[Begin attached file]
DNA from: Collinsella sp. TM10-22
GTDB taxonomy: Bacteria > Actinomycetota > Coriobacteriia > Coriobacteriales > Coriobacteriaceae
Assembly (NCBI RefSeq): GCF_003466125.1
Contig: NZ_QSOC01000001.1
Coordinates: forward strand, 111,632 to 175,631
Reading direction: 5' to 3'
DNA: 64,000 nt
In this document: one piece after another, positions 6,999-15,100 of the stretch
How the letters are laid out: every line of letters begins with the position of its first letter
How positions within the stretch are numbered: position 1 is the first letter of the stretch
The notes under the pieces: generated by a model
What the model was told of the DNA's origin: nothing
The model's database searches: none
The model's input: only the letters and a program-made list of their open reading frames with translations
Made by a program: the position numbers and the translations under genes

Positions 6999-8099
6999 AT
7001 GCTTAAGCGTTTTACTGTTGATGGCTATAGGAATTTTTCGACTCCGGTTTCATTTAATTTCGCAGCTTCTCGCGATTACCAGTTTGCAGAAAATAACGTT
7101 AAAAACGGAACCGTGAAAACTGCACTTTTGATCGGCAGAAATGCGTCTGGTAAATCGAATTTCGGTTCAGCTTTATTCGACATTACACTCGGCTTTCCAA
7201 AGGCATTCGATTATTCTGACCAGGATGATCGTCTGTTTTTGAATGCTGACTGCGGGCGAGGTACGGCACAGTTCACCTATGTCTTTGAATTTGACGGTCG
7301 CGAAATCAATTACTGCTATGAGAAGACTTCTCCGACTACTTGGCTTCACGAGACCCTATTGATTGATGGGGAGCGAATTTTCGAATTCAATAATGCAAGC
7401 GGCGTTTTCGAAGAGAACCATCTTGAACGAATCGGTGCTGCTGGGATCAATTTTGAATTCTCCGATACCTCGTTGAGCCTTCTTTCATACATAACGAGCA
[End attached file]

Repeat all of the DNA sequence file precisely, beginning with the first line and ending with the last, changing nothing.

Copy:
DNA from: Collinsella sp. TM10-22
GTDB taxonomy: Bacteria > Actinomycetota > Coriobacteriia > Coriobacteriales > Coriobacteriaceae
Assembly (NCBI RefSeq): GCF_003466125.1
Contig: NZ_QSOC01000001.1
Coordinates: forward strand, 111,632 to 175,631
Reading direction: 5' to 3'
DNA: 64,000 nt
In this document: one piece after another, positions 6,999-15,100 of the stretch
How the letters are laid out: every line of letters begins with the position of its first letter
How positions within the stretch are numbered: position 1 is the first letter of the stretch
The notes under the pieces: generated by a model
What the model was told of the DNA's origin: nothing
The model's database searches: none
The model's input: only the letters and a program-made list of their open reading frames with translations
Made by a program: the position numbers and the translations under genes

Positions 6999-8099
6999 AT
7001 GCTTAAGCGTTTTACTGTTGATGGCTATAGGAATTTTTCGACTCCGGTTTCATTTAATTTCGCAGCTTCTCGCGATTACCAGTTTGCAGAAAATAACGTT
7101 AAAAACGGAACCGTGAAAACTGCACTTTTGATCGGCAGAAATGCGTCTGGTAAATCGAATTTCGGTTCAGCTTTATTCGACATTACACTCGGCTTTCCAA
7201 AGGCATTCGATTATTCTGACCAGGATGATCGTCTGTTTTTGAATGCTGACTGCGGGCGAGGTACGGCACAGTTCACCTATGTCTTTGAATTTGACGGTCG
7301 CGAAATCAATTACTGCTATGAGAAGACTTCTCCGACTACTTGGCTTCACGAGACCCTATTGATTGATGGGGAGCGAATTTTCGAATTCAATAATGCAAGC
7401 GGCGTTTTCGAAGAGAACCATCTTGAACGAATCGGTGCTGCTGGGATCAATTTTGAATTCTCCGATACCTCGTTGAGCCTTCTTTCATACATAACGAGCA